The spatial location of LR after mastectomy has been studied in a systemic review of the literature by Kaidar-Person et al. (27). The authors concluded that 82% of LR were located in the skin/subcutis and only 18% at the pre-pectoral area. In studies reporting relation between the tumor bed location and LR, 80% of LR were found to be located near the primary tumor bed. After SSM/NSM, LR were exclusively found to be located in the skin/subcutis. These findings suggests that residual tissue/disease has been left at time of surgery. Since superficial margin status in SSM/NSM may not be acted upon and hence not reported, the risk of LR may be underestimated. These results, nevertheless, emphasize the importance of the anterior/superficial margin status and the need to report these margins.

Considerations on how to report and handle a positive margin

After surgery, if a positive margin is reported, the specific area may be difficult to locate during histopathological examination of the specimen, but even more difficult to relocate in the patient; now having a reconstructed breast. Use of photo-documentation during grossing may help pinpoint the area of interest in the case of close margins, but may not help identify the corresponding area in a patient subsequently. Similarly, the insertion of a clip in the patient to indicate areas of concern may not help the pathologist, and so resecting more tissue from these areas during primary surgery is recommended instead. Performing frozen sections from areas of concern during surgery may be used to guide the decision of resecting further tissue in the area. This approach is used in some institutions including Federal University of Goias and the Araújo Jorge Hospital, from Goiás Anticancer Association, in Brazil (personal communication with breast surgeon Ruffo Freitas-Junior). The advantage of this perioperative evaluation is, however, also time consuming, and from a technical perspective, it should be emphasized that the morphology on frozen sections may be suboptimal, and may compromise the distinction between DCIS and e.g., simple ductal hyperplasia.

If the surgeon is uncertain of the location of the positive margin, this may impede further surgery and treatments. Importantly, radiation planning may be hampered as well, as it will be impossible to assure good coverage to the high-risk region. This may result in the need for an additional boost dose to the location of the positive margin. In addition, postmastectomy radiation after IBR leads to significant complications, especially in case of an implant base reconstructions (29). A bolus (tissue equivalent) may be needed to assure coverage of the superficial volumes of the reconstructed breast (30-32), and an additional radiation boost to increase local control (33). These additional treatments are associated with increased acute and late radiation-related toxicities, leading to implant/reconstruction loss without significant improvement of LRs or disease control. A radiation boost has been associated with postoperative infections, skin necrosis, and implant exposure. In case of implant reconstruction patients, the boost was independently associated with increased risk of implant failure (33). Therefore, preoperative planning of appropriate surgery is mandatory to avoid that positive/close margins are the only indication for radiation in these patients.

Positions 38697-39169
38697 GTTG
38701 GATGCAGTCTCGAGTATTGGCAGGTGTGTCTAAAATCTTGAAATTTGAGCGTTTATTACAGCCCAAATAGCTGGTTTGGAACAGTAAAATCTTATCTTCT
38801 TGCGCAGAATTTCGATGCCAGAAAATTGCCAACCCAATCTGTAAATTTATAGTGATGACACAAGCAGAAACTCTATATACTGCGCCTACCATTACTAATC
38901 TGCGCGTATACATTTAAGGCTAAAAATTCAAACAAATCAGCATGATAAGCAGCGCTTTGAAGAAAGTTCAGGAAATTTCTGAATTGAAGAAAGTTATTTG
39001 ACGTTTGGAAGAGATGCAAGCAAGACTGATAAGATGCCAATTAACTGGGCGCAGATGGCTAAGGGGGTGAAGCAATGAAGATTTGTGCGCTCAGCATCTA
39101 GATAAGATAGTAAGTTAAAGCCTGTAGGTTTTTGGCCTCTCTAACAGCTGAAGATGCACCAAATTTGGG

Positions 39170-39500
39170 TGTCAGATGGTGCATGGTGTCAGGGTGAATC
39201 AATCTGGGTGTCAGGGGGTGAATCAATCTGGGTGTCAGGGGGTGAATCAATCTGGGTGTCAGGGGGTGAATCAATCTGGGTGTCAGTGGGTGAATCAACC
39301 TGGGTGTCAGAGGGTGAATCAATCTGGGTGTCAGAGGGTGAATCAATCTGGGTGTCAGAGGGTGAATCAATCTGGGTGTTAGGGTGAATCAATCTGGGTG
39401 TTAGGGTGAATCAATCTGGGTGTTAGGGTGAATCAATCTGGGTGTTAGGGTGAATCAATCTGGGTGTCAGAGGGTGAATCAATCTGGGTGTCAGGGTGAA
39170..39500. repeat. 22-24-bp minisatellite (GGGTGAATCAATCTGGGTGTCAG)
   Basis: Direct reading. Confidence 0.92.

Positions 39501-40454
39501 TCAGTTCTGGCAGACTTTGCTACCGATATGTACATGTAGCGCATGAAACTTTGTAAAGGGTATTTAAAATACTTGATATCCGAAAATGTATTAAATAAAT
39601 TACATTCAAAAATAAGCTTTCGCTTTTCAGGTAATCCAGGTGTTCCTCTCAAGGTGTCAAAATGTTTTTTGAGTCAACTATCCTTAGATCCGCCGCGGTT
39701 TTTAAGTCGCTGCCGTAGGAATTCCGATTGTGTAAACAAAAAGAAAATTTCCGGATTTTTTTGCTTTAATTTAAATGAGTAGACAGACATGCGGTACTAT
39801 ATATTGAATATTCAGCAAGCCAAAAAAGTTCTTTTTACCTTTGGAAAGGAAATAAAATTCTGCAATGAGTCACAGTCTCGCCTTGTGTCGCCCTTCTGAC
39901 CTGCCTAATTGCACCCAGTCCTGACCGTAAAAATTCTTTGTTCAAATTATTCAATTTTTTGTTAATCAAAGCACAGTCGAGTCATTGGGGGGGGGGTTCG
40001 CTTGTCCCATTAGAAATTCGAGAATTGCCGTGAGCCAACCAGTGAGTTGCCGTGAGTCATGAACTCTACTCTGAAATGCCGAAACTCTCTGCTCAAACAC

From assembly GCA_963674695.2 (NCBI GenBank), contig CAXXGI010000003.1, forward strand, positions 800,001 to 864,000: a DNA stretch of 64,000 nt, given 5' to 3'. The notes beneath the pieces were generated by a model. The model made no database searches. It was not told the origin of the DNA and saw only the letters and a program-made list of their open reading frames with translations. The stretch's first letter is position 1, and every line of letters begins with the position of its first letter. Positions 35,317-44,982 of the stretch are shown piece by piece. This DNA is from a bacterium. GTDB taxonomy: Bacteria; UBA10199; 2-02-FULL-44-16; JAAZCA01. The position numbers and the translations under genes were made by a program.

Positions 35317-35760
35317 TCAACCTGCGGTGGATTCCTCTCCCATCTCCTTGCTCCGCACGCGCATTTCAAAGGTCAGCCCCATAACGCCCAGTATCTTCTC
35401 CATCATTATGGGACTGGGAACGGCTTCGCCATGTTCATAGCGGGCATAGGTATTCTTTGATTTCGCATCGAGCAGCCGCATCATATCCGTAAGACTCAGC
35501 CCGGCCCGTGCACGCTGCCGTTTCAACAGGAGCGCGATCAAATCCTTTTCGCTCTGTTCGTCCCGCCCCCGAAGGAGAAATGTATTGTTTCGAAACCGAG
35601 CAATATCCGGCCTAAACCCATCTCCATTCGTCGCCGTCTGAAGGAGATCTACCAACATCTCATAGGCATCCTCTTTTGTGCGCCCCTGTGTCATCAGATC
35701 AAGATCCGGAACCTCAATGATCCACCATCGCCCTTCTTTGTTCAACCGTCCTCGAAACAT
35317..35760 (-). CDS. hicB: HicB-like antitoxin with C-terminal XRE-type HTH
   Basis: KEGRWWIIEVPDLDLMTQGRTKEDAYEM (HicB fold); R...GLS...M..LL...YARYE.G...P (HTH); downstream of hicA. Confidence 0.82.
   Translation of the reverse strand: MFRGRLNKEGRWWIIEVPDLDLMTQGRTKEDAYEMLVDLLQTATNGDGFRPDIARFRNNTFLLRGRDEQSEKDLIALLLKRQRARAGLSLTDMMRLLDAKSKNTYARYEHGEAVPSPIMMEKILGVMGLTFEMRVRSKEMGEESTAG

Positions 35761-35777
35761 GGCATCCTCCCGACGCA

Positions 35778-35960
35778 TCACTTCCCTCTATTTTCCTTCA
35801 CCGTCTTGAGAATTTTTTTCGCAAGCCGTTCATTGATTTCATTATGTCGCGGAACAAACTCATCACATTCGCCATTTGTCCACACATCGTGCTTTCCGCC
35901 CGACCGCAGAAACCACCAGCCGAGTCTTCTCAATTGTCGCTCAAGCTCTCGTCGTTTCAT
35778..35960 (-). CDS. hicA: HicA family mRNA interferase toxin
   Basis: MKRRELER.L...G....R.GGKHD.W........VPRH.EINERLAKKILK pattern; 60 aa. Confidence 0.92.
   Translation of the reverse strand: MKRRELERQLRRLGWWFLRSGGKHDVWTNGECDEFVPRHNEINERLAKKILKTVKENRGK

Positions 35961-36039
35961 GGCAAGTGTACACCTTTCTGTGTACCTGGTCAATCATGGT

Handling of a close/involved margin in SSM/NSM demands a well-functioning multidisciplinary communication, but it is equally important for the surgeons and pathologists to constantly communicate on the quality of the individual procedures—even in patients with negative margins. This involves quality control and an honest communication on whether the resection is in fact in the level between the subcutaneous fat and the breast glandular tissue. It is of great importance that the pathologists respect that the subcutaneous fascia may be easily appreciated by the surgeons during surgery, though not easily seen during grossing. It is equally important, that the surgeons acknowledge that microscopically verified breast tissue on the ink, not related to isolated glandular structures in Coopers ligaments or sporadically present in the fatty tissue, unequivocally indicate a resection below the fascia level. We, therefore, suggest that surgeons and pathologists work in tandem to consult on the presence of glands in the different quadrants, periareolar area etc., thereby optimizing the quality of their surgical technique.